In Stanford v Akers the BVI Court of Appeal addressed standing in the context of applications under Section 273 of the Insolvency Act 2003, whereby an aggrieved person can ask the court to reverse or vary a liquidator's decision.


The liquidators of Chesterfield entered the company into a global settlement agreement with Deutsche Bank AG and Kaupthing, which included the admission of Kaupthing's claim in Chesterfield's liquidation.

Mr Stanford appealed the liquidators' decision to enter into the agreement on the basis that they should have settled with Deutsche Bank directly, without admitting Kaupthing's claim. Had they done so, Chesterfield would have retained the full benefit of the payment from Deutsche Bank (and from which Sanford would have benefited as an ultimate beneficiary of Chesterfield).

The trial judge dismissed the Section 273 application on the following grounds:

  • Stanford lacked standing as he was not a person aggrieved by the liquidators' decision.
  • Even if Stanford had standing, the liquidators' decision did not meet the test of perversity; therefore, there was no jurisdiction for the court to interfere.


The BVI Court of Appeal dismissed the appeal, agreeing with the trial judge on the following grounds:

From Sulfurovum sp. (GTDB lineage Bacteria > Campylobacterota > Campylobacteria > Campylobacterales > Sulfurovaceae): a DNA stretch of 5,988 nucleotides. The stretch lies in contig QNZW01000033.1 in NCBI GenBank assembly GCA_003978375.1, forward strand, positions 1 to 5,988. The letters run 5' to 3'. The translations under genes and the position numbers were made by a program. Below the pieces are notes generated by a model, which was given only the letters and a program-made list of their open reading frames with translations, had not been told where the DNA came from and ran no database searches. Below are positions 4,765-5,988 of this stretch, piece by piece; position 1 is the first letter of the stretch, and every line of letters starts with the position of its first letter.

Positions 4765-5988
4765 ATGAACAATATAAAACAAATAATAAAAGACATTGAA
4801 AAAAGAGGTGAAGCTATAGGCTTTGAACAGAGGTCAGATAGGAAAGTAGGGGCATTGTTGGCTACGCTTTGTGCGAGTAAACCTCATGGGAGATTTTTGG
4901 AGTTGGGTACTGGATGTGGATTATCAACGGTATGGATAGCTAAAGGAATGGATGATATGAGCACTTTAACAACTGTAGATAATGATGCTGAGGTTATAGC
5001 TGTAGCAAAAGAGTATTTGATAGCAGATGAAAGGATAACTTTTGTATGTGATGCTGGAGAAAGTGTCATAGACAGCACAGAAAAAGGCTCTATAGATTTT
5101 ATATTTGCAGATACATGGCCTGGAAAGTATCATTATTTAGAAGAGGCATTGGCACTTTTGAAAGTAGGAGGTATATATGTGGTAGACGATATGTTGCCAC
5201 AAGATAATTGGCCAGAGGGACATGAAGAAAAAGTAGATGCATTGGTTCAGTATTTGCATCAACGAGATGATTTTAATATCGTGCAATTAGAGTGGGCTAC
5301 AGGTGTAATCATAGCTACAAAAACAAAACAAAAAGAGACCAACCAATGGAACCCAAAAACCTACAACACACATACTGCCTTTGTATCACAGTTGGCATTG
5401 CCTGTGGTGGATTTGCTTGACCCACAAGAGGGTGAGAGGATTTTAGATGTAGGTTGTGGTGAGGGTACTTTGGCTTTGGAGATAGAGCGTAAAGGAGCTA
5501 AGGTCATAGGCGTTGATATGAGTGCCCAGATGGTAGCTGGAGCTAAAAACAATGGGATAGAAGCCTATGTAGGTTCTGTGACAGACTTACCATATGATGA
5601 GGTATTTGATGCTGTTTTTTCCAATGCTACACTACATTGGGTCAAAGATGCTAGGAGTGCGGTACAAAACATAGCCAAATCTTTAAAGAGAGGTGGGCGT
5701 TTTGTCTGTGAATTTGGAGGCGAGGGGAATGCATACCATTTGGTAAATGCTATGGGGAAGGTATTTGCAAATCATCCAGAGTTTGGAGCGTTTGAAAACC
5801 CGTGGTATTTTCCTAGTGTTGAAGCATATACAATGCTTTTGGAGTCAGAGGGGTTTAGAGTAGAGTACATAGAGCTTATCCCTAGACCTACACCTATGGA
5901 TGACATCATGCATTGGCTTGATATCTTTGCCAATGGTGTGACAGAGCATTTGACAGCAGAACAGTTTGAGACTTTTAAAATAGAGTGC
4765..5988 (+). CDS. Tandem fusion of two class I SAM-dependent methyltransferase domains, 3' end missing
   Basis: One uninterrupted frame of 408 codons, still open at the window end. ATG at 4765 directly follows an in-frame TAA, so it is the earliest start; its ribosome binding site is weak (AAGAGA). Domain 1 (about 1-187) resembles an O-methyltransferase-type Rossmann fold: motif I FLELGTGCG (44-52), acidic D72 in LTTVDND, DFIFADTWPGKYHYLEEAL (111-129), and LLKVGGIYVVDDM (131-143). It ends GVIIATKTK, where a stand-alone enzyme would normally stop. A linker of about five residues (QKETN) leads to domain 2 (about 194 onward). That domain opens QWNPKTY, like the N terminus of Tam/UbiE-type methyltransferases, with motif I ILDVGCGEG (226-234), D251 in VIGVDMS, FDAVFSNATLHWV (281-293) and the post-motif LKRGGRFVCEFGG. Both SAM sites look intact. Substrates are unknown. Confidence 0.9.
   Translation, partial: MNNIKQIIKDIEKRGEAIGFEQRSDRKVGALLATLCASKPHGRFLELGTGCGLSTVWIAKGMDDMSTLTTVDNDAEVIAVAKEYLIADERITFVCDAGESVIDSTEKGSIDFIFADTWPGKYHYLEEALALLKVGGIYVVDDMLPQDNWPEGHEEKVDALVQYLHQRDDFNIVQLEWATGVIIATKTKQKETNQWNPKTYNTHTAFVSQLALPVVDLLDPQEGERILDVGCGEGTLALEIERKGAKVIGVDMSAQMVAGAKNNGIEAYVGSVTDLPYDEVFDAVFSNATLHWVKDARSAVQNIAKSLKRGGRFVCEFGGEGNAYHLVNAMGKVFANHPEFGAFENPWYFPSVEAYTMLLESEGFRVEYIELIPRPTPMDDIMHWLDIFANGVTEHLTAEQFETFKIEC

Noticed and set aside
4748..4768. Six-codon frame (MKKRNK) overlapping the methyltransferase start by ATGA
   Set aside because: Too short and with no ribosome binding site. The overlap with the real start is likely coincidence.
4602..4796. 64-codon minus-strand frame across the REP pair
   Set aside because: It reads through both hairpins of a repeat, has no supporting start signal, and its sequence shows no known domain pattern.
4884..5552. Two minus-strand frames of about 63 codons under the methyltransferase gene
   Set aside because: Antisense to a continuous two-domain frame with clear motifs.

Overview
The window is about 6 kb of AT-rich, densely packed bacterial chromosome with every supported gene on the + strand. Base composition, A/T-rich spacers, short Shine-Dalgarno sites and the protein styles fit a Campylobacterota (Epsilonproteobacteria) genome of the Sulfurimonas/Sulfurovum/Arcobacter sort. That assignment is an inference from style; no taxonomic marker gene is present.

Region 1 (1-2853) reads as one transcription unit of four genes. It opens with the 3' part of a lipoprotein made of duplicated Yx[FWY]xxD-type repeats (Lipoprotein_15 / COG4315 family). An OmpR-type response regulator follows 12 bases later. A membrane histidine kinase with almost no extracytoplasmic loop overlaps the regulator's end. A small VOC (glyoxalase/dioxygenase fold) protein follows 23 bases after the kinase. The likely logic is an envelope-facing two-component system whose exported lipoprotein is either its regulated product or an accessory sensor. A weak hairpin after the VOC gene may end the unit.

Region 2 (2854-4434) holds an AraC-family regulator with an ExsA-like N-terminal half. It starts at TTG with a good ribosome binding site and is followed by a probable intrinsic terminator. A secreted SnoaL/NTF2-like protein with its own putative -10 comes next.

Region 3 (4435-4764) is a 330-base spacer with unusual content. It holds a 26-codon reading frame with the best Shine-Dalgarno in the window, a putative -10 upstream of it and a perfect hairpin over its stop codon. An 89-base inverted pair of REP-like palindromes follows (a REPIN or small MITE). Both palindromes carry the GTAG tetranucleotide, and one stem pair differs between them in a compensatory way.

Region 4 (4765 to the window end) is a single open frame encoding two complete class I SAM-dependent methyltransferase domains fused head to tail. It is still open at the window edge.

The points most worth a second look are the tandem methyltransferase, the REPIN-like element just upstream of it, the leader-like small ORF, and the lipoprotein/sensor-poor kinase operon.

• As a shareholder of the company in liquidation, Stanford was an outsider to the liquidation who had no legitimate interest that entitled him to standing under Section 273..
  • The threshold for perversity is high and Sanford could not overcome the judge's factual findings that the global settlement was the only one available to the liquidators. It was a commercial decision at their discretion and there was no basis for impugning that. The court criticised Stanford's failure to appeal those findings of facts, highlighting the importance of appellants appealing findings of fact if they intend to appeal decisions based on those factual findings.

Stanford also sought to obtain disclosure on appeal and simultaneously adduce it as fresh evidence under Ladd v Marshall principles. The application was dismissed on the following grounds:

  • Having failed in his application to obtain some of the documents at the trial, Stanford should not be permitted disclosure on appeal when he had not appealed the case management decision of the judge.
  • The documents were irrelevant as they post-dated the contested decision and were privileged.
  • The application was bound to fail as Stanford knew of the documents' existence at the time of the trial, but did not seek to use them, thus offending Ladd v Marshall principles.

For further information on this topic please contact Andrew Thorp at Harney Westwood & Riegels' Tortola office by telephone (+1 284 494 2233) or email ( Alternatively, contact Vicky Lord or Laura De Heer at Harney Westwood & Riegels' Hong Kong office by telephone (+852 5806 7800) or email ( or The Harneys website can be accessed at

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